One of the most talked-about ideas in higher education at the moment is the commodification of university degrees. If a degree is a commodity, then we should evaluate it based primarily on how expensive it is and how it affects our future earnings. The degree as commodity also positions the student as consumer. Students who see themselves as “consumers” of degrees believe that, as with any product, their education should be shaped according to their desires. The classes should be constantly entertaining and not too onerous, and the professors should be amiable pseudo-parents whose main role is to praise student efforts.

Hunter Rawlings’ recent article in The Washington Post, “College is not a commodity. Stop treating it like one,” is important reading for all current and potential university students. Rawlings is president of the Association of American Universities and former president of Cornell University and the University of Iowa. He gives the clearest argument I’ve seen yet about how a university degree is not a purchase that must please you, but rather an endeavour that must challenge you. You don’t pay your money and then sit back and be educated and entertained, as though you’re at a movie. Just the opposite. The success of your education depends upon your hard work and your willingness to be challenged by tough tasks and tougher ideas.

As Rawlings explains:

“The courses the student decides to take (and not take), the amount of work the student does, the intellectual curiosity the student exhibits, her participation in class, his focus and determination — all contribute far more to her educational “outcome” than the college’s overall curriculum, much less its amenities and social life. Yet most public discussion of higher ed today pretends that students simply receive their education from colleges the way a person walks out of Best Buy with a television.”

And he continues:

“If we are going to treat college as a commodity, and an expensive one at that, we should at least grasp the essence of its economic nature. Unlike a car, college requires the “buyer” to do most of the work to obtain its value. The value of a degree depends more on the student’s input than on the college’s curriculum. I know this because I have seen excellent students get great educations at average colleges, and unmotivated students get poor educations at excellent colleges. And I have taught classes which my students made great through their efforts, and classes which my students made average or worse through their lack of effort.”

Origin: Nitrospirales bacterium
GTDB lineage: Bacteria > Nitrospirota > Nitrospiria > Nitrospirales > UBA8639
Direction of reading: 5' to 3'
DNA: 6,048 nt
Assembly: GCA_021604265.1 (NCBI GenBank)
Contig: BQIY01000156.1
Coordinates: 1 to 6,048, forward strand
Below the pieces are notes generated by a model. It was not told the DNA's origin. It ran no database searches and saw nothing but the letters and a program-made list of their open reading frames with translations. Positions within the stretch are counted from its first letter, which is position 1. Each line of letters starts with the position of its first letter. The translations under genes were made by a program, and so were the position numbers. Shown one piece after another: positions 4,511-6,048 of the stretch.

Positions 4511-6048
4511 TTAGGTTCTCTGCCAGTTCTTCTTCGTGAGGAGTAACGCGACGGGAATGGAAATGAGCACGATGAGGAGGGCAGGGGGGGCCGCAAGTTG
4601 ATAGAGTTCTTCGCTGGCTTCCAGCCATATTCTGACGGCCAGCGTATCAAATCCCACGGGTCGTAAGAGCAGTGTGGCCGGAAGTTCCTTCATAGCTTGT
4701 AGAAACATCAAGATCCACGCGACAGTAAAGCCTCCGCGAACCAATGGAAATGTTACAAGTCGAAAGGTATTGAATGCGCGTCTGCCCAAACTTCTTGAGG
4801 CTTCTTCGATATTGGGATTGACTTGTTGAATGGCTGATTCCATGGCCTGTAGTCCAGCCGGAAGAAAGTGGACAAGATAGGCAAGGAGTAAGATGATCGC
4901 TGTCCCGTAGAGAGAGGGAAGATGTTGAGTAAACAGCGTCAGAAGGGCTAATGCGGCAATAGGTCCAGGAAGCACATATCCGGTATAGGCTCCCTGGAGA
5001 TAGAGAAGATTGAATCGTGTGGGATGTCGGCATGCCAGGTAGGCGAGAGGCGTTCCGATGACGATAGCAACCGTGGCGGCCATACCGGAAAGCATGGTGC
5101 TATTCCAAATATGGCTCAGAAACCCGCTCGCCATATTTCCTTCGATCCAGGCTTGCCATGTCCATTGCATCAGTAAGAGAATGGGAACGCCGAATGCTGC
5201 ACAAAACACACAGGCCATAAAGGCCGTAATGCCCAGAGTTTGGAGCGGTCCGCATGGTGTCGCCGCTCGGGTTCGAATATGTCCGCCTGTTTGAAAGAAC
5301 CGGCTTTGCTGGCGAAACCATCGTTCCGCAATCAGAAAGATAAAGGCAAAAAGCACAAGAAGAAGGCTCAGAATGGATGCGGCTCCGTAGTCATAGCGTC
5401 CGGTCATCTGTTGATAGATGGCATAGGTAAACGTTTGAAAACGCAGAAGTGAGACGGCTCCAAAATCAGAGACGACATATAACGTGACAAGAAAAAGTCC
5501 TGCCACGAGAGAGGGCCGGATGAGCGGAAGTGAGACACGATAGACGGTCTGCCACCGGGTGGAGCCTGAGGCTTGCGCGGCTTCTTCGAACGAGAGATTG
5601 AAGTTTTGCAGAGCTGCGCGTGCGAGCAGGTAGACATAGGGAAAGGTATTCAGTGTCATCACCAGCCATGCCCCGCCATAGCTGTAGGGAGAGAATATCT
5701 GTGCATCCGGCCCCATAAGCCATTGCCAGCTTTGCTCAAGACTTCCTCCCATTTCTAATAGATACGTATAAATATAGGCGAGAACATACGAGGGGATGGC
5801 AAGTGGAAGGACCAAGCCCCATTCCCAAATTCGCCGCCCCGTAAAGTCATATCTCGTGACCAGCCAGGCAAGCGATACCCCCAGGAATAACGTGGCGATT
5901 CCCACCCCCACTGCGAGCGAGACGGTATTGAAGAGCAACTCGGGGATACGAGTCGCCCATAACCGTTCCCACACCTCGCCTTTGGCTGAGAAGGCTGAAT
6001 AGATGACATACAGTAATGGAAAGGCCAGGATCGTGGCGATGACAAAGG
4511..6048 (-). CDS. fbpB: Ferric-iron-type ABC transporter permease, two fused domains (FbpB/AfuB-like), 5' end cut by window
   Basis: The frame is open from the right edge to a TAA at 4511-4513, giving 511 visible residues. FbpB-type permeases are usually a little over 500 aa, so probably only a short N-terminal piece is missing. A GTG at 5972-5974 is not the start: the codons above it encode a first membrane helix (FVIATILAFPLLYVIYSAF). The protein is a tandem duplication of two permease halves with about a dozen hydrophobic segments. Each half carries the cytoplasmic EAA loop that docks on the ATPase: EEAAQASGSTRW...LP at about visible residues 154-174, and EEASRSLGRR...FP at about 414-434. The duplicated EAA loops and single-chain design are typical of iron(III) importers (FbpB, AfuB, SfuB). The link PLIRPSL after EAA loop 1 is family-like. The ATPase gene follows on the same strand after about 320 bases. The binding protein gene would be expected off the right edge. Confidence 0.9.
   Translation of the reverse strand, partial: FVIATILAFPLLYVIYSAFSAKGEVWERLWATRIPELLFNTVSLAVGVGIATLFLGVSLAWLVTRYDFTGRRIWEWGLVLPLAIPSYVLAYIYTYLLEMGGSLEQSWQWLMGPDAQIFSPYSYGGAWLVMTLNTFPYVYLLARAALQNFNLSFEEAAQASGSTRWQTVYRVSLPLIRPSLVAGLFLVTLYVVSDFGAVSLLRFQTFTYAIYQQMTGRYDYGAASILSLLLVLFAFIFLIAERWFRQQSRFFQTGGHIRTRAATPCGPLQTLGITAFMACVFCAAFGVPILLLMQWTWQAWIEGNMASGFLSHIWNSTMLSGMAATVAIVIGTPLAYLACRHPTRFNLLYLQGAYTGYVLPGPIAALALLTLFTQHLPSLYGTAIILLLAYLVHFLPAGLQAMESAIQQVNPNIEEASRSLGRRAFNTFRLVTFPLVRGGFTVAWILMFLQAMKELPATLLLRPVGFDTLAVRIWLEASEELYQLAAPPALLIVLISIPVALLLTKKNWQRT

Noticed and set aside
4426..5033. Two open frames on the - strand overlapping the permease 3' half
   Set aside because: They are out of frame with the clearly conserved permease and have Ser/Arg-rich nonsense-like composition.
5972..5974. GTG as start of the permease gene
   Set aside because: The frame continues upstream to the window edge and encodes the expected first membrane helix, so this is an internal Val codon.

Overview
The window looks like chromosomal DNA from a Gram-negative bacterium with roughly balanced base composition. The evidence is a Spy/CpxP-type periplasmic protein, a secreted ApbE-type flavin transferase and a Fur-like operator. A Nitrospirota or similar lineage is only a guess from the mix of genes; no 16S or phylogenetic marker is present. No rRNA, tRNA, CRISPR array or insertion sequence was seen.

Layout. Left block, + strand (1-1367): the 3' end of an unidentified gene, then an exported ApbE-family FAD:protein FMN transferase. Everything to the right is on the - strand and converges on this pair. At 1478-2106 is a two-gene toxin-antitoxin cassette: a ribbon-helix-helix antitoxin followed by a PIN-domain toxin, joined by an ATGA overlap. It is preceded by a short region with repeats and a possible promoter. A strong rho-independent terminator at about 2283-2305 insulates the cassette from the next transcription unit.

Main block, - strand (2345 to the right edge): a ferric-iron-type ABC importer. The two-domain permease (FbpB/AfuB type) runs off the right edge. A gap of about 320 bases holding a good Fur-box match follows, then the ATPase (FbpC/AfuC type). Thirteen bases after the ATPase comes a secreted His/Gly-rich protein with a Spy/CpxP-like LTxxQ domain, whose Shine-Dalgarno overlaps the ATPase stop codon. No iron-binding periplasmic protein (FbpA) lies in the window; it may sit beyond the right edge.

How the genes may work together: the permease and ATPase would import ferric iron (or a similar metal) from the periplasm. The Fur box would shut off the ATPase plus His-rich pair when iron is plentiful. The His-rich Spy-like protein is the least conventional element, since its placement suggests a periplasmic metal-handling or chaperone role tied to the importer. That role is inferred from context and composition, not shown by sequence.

I agree with Rawlings, and as an instructor I’ve felt the stark difference between groups of students who are eager to learn and be challenged, and groups who seem to believe their only responsibility in class is to occupy a chair.

If we perceive degrees as commodities, we lose sight of the value of intellectual challenge, and therefore of the essence of university life.

Your Daily Conciseness #11

Not concise:

Gardner’s earlier work describes complete economic stability as something that is impossible to achieve.

Concise:

Gardner’s earlier work describes complete economic stability as impossible.

Comment:

The segments “something that is” and “to achieve” add no meaning, and should therefore be omitted.

Your Daily Conciseness #10

Not concise:

The admissions committee will read many personal statements, and they want to gain the information in as efficient a manner as possible.

Concise:

The admissions committee will read many personal statements, and they want to gain the information as efficiently as possible.

Comment:

You don’t need to write “as efficient a manner,” because we know that “efficient” is a “manner” or “style.” This is like saying “She is trustworthy in character.” Instead, you can write “She is trustworthy,” because readers know that is a comment on her character.

List of Websites to Make You Smarter

I just found Jenna Goudreau’s list of “25 Websites that Will Make You Smarter” at Business Insider. The article, updated from an original by Maggie Zhang, lists some great finds. You’re sure to appreciate at least a few of them.

Coursera and edX are on there, and so is Khan Academy. All are leading sites for free online courses.

I’m also intrigued by duolingo. Learning languages is a huge challenge, and anything that can make it feel like a “fun, addictive game” is worth checking out.

Try a visit also to Fast Company’s 30-Second MBA. I’m always trying to pack new ideas into my mind, and sometimes there’s just time for a bite-sized morsel. A quick video with one great idea can give you something to ponder and build upon as you seize your day.

Take a look and see what else you find!

Your Daily Conciseness #9

Not concise:

Our company has been achieving acceptable growth rates, but the business environment in which we’re immersed may represent some obstacles. Customers are becoming increasingly demanding when it comes to service.

Concise:

Our company has been achieving acceptable growth rates, but customers are increasingly demanding when it comes to service.

Comment:

In this context, the phrase “the business environment in which we’re immersed may represent some obstacles” is just a more general and therefore less memorable way of saying what comes next: “Customers are becoming increasingly demanding when it comes to service.” Remove generalities and get to the point.

Notice that I also changed “are becoming increasingly demanding” to “are increasingly demanding.” The latter expresses the same meaning using fewer words.